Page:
At a glance …
• Moffat County couple part of team named grand champion Saturday at Colorado Pork and Hops Challenge in Grand Junction.
• Webber’s Old West BBQ also won first place in brisket division and second place in pork and ribs.
• Team qualified to compete at 2012 American Royal Barbecue in Kansas City, Mo.
“It was a very good feeling (and) kind of validated all the hard work that we’ve gone through.”
— Alan Webber
When award time came around Saturday at the Colorado Pork and Hops Challenge in Grand Junction, Alan Webber had no idea what was coming.
Alan and his wife, Denette, who live north of Craig, had been barbecuing competitively for five years. The couple — along with Alan’s brother and sister, Brian and Donna Webber — make up Webber’s Old West BBQ, a team that hadn’t been able to break into the top 10 at competitions.
Until this year, that is, when it placed in the top 10 at the Colorado State BBQ Championship in Craig.
But, after all the top 10 winners in the chicken division were announced Saturday in Grand Junction and Webber’s Old West BBQ wasn’t among them, Alan was resigned.
“I thought, ‘Here we go again,’” he said.
However, this is where the Webbers hard luck story changes.
When the announcer named winners for the ribs division, their team finished in second place. Then, the Webber team took second place again, this time in pork.
“I was like, ‘Are you kidding me?’” Alan said.
And, after the Webbers went up to the front again — this time to receive the award for first-place in the brisket division — other competitors gave them an indication there was more to come.
“When we were leaving, they told us, ‘Don’t go so far this time,’” Alan said.
It was good advice, because the team was called to the podium once more, this time to claim the coveted grand champion prize.
Denette summed up her reaction in four simple words.
“We finally did it,” she said.
Alan’s love of grilling comes in part from his father.
“You take anything to him and he could cook it up good on the grill,” he said.
But, he attributed this weekend’s big win to Myron Mixon, of the TLC series “Pitmasters,” and his Jack’s Old South Cooking School in Georgia, where Alan and Denette took lessons this summer.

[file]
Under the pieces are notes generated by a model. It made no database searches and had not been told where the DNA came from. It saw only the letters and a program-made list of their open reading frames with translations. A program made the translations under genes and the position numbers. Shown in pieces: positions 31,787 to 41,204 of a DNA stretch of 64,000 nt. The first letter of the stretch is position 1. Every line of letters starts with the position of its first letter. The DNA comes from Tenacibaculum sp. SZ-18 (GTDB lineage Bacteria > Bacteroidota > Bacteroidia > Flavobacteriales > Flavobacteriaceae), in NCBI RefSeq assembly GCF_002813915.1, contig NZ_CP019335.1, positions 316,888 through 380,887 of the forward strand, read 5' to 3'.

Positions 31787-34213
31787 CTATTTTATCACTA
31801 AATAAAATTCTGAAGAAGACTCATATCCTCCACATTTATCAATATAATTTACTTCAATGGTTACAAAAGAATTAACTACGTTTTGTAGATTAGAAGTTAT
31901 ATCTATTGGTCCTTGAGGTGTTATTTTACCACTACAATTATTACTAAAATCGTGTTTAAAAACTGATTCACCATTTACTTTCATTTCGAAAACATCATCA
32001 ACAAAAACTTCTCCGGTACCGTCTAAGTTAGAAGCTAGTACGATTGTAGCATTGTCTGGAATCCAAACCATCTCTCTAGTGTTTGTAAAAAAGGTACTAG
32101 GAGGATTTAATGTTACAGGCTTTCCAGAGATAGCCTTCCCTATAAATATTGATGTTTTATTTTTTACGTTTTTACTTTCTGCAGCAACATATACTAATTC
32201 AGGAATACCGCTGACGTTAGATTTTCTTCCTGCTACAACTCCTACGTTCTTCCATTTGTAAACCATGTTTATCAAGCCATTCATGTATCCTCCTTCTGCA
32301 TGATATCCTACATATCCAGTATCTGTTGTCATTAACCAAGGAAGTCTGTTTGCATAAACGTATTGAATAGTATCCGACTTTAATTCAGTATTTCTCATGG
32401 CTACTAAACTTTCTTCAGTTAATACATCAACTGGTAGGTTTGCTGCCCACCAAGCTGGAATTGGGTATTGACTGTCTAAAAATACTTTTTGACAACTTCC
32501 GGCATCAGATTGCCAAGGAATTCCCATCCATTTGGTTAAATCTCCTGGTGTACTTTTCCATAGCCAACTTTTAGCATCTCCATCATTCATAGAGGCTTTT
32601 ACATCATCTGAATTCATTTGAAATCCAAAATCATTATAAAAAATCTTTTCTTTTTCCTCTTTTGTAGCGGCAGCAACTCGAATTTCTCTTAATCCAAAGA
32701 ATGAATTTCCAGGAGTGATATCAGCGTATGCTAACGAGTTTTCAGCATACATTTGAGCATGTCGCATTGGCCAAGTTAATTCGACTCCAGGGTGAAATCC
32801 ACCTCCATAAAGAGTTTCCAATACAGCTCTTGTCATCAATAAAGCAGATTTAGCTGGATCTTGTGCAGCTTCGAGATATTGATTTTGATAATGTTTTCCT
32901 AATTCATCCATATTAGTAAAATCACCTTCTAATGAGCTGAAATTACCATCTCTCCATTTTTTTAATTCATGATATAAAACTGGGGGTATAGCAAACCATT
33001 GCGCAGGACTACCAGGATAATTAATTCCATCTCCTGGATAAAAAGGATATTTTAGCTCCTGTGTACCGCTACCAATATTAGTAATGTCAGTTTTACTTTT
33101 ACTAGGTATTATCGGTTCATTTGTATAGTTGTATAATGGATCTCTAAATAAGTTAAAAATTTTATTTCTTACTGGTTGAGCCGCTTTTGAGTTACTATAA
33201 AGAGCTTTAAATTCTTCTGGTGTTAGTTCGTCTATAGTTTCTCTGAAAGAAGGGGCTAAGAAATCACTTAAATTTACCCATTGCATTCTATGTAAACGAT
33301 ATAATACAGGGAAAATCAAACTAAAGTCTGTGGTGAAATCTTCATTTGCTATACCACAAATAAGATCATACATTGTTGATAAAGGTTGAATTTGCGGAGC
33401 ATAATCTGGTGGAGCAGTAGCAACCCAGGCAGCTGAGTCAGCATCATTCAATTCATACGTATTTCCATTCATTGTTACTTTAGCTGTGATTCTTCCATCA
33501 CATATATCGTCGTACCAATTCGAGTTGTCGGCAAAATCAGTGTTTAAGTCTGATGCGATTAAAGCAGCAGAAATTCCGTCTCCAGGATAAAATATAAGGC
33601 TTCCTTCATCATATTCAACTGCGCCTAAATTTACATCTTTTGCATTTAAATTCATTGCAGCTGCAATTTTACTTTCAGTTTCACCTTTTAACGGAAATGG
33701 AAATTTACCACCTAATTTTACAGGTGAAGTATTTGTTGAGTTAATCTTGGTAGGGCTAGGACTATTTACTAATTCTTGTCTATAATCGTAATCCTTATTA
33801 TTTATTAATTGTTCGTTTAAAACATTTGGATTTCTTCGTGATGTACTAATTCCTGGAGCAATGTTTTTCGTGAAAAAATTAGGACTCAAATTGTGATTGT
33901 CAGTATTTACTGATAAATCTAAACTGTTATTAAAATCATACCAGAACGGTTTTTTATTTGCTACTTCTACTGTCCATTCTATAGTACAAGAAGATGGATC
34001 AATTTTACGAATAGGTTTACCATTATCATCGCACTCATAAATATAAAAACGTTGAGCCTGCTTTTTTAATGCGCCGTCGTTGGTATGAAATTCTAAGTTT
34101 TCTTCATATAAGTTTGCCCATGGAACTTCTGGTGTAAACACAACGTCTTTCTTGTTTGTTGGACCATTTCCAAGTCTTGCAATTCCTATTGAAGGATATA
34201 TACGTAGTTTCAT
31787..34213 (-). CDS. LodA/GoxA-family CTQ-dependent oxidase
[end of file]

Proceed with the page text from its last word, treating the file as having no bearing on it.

“(Mixon) is like the three-time world champion, so he knows what he’s doing,” Alan said. “So I decided if I was going to do this, I was going to spend the money and time.”
Denette said she also thinks Jack’s Old South Cooking School had a hand in their most recent win.
But, she added, teamwork also plays a critical role. Each team member has something to add to entries before they go to the judges.
“It takes all of us — not just cooking, but also prepping,” Denette said.
Teamwork is important because, in a barbecue competition, taste is only one component. Saturday’s competitors also were judged on the appearance and texture of meat they entered.
That’s where the rest of the team came in. While Alan cooked, the other three members did the rest, which included focusing on the entries’ presentation.
“You want the meat to look absolutely edible — like you can’t wait to take a taste of it,” Denette said.
The hours spent prepping, cooking and cutting paid off for Webber’s Old West BBQ. In addition to ribbons and a trophy for placing first in the brisket category, they also brought home a hand-crafted grand champion trophy.
The grand champion title secured the Webbers a spot in the 2012 American Royal Barbecue, better known as the “World Series of barbecue,” in Kansas City, Mo., Alan said.
It also put them in the running for an invitation to the Jack Daniels World Championship Invitational Barbecue in Lynchburg, Tenn.
But, for Alan, the greatest reward might be the knowledge that the team had finally made its mark in the world of competitive barbecue.
“It was a very good feeling” being named grand champion, he said, adding the win “kind of validated all the hard work that we’ve gone through.”
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